Feb 092016


“The Twist,” is one of the most popular dance crazes of all time and its first version was recorded in the North Miami Armory.

The band was Hank Ballard and The Midnighters. The engineer was Mack Emerman. And the producer was Henry Stone.

Here’s what Stone had to say about the recording of the original, and who gave Chubby Checker the idea to record his version.

“I got a call around 1961 or ’62 to go on the road with Hank Ballard and The Midnighters for like 2 weeks. Driving through the south. I was the white man, so I had to buy food for the band and bring it to the car. True story.

Hank Ballard became a friend of mine. He said “My contract is about to be up with King. I wanna get with either Vee-Jay or Chess.”

I said, “No problem. I called my friend Ewart Abner at Vee-Jay and said “How would you like to sign Hank Ballard?”

Ab said to me, “Record him now.”

I didn’t have a studio then, but Mack Emerman had a lot of portable recording equipment. I brought Hank and The Midnighters to the North Miami Armory and Hank came up with “The Twist,” but like a blues grind. Cal Green was tuning up his guitar and I said, “How bout we do it like a dance song.”

That’s the original record…

At that time it was nothin’, just another record. I sent the tape up to Abner at Vee-Jay and that was it.

Well, actually…It ended up being some bullshit where Hank was still on paper with Syd Nathan at King Records. The contract wasn’t up yet. So Abner sold him the tapes and it came out on the King label.

I did business in records and turned em into cash.

Later, the Cameo Parkway label sent Chubby Checker down to do one of my hops with Bob Green. Chubby came to the studio when I was cutting James Brown doin’ the “Mashed Potato.” I told him that if he’s looking for a song to go look at this little B Side that came out on King Records, and so I’m the man responsible for “The Twist.” But these were just things I did to make a living, I never thought twice about it at the time.”

©HenryStoneMusic Inc. and Jacob Katel. All Rights Reserved.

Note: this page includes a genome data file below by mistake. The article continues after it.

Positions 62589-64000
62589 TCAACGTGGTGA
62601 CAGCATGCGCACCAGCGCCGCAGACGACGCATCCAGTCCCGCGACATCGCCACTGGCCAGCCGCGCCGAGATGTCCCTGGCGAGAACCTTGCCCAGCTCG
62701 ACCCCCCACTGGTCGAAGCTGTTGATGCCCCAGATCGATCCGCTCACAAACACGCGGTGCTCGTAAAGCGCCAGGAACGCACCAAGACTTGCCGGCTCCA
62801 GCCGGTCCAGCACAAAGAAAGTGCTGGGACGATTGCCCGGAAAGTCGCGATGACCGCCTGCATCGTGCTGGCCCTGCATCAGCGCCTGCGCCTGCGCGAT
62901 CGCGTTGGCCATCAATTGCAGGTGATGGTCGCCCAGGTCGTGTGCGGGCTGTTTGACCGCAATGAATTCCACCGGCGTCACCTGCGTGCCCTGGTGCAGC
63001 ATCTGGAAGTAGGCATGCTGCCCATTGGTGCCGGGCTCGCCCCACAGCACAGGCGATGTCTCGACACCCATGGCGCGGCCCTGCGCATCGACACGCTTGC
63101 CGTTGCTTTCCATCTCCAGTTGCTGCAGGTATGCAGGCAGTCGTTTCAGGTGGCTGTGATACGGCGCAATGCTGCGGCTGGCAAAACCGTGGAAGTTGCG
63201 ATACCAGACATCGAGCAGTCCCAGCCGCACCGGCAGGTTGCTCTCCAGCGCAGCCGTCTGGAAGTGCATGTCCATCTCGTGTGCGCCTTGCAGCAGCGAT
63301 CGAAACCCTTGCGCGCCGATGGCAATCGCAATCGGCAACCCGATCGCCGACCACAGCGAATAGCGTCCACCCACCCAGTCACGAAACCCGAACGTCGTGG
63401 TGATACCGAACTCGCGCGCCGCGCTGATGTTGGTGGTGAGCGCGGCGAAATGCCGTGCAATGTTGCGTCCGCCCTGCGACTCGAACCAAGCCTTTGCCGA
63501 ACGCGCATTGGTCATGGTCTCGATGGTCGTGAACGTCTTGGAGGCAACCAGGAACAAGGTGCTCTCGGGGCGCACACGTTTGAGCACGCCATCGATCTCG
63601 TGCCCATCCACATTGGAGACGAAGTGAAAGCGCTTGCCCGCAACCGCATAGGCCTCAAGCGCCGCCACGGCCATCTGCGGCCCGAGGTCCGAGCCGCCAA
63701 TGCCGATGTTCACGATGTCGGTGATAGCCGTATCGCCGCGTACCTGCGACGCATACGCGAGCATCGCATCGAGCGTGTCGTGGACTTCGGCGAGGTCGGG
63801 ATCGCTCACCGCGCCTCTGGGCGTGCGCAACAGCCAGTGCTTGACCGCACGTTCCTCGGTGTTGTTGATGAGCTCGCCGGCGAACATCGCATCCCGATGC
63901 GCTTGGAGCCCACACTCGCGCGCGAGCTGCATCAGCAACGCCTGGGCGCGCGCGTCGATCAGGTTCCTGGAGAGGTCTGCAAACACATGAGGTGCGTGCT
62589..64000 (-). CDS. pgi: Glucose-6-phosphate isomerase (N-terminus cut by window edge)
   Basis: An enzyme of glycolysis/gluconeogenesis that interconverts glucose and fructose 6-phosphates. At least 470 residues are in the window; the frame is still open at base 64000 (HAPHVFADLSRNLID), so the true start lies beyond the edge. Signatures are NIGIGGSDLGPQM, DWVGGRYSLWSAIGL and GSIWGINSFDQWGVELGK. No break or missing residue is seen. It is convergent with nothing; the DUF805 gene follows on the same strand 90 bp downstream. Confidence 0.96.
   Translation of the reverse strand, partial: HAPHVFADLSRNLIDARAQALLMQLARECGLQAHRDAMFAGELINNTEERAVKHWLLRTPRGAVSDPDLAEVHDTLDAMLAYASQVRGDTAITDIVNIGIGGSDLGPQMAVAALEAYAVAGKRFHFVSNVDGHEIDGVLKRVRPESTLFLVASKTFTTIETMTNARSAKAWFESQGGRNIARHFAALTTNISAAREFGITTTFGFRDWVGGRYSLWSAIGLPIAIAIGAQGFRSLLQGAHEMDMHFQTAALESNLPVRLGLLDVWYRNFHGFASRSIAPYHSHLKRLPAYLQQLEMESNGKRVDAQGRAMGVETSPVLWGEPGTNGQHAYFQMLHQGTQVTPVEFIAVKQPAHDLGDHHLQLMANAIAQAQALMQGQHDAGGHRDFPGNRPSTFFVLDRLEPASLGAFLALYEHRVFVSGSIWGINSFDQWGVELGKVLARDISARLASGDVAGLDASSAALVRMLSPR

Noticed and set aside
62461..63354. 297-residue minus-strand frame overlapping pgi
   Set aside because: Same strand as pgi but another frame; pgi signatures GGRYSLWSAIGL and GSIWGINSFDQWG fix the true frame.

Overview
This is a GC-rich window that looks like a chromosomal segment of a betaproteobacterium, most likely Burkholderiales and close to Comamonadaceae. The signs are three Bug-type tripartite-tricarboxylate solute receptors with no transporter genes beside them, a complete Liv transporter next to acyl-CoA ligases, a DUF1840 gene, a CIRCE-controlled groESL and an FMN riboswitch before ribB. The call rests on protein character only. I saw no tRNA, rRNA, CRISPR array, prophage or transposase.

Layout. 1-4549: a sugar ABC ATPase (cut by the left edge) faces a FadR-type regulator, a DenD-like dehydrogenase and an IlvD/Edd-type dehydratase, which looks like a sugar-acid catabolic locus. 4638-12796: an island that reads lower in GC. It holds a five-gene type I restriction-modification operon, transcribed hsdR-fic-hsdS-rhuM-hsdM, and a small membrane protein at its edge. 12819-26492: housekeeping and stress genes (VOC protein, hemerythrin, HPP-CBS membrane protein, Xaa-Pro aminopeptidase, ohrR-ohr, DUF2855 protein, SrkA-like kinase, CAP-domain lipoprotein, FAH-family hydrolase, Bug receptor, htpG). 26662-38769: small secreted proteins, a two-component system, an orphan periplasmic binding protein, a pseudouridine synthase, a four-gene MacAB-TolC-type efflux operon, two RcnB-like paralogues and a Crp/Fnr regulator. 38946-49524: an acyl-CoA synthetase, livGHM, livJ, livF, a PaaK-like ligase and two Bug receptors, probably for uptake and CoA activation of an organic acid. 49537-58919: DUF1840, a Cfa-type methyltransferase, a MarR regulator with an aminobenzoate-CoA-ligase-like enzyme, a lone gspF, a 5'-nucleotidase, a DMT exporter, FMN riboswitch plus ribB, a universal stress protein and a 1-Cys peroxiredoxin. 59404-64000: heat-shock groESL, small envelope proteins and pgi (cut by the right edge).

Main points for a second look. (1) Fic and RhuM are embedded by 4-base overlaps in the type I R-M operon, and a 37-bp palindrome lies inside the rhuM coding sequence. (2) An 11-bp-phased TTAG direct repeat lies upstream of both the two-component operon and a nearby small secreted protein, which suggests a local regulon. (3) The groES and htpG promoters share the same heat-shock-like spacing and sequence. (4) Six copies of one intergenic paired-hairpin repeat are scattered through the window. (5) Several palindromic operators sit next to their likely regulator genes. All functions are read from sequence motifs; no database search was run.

Feb 052016
King Coleman In The Miami Times Newspaper, 1958

King Coleman In The Miami Times Newspaper, 1958

“Milton “Butterball” Smith was the biggest DJ down here as far as I’m concerned, but King Coleman was very strong too. Y’know why he was so strong? He used to give the numbers on the air. Bolita. The numbers. When he broadcast on the radio, he used to give the numbers out, man, street lottery, for whoever ran it, the gangsters.

And then of course, I put him on a hit record, and after that he quit the radio and tried to make it as an artist.

Going into the 60s James Brown came down, man, with the whole band and got beat out of a date. So I says to James, “Come on in the studio. I saw a gig where you did somethin called Mashed Potatoes.”

I said, “I wanna record that.”

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Feb 042016
Henry Stone at Henry Stone Music Headquarters

Henry Stone at Henry Stone Music Headquarters, 2013 – Jake Katel

“Bob Austin was a writer for Billboard, then the editor of Cashbox Magazine, and later the owner of Record World Magazine.

All those magazines basically had charts and everything and went out to jukebox operators and record companies.

Bob Austin and I go way back to when he was a young guy working at Billboard Magazine, and I was a young guy workin’ with Tommy Tucker and his orchestra. I remember bringing them up some ad copy. I guess it was in 1937 or so, when I was about 16 or 17 years old.

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Feb 032016
Henry Stone portrait

Henry Stone, Grove Isle, 2013 – Jake Katel

“The cash always went into growing the business, my record distribution business; and with the inventories growing you neeeded cash all the time. You needed money to grow your business cause see the banks, whatever the reason was, the banks didn’t believe the record industry.

You couldnt go to the bank like you would to get a car or to get furniture and all that stuff. They didnt, whatever the reason, the banks down here and everywhere around the country want to get involved. You couldnt go to a bank and say, i’m talking in the beginning, and get credit for a record company. They’d say “What’s a record?”

They didnt know what a fuckin record was man…They never heard of a record.

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Feb 022016

When an 11 year old Betty Wright won a “name that tune” contest on her local radio station she never knew it would set in motion a chain of events that would lead to her founding a school where she trains songwriters.

“That came from Clarence,” she said of Clarence Reid at his funeral in the historic Range Funeral Home in Liberty City.

Wright gave a powerful speech and sang an awesome song.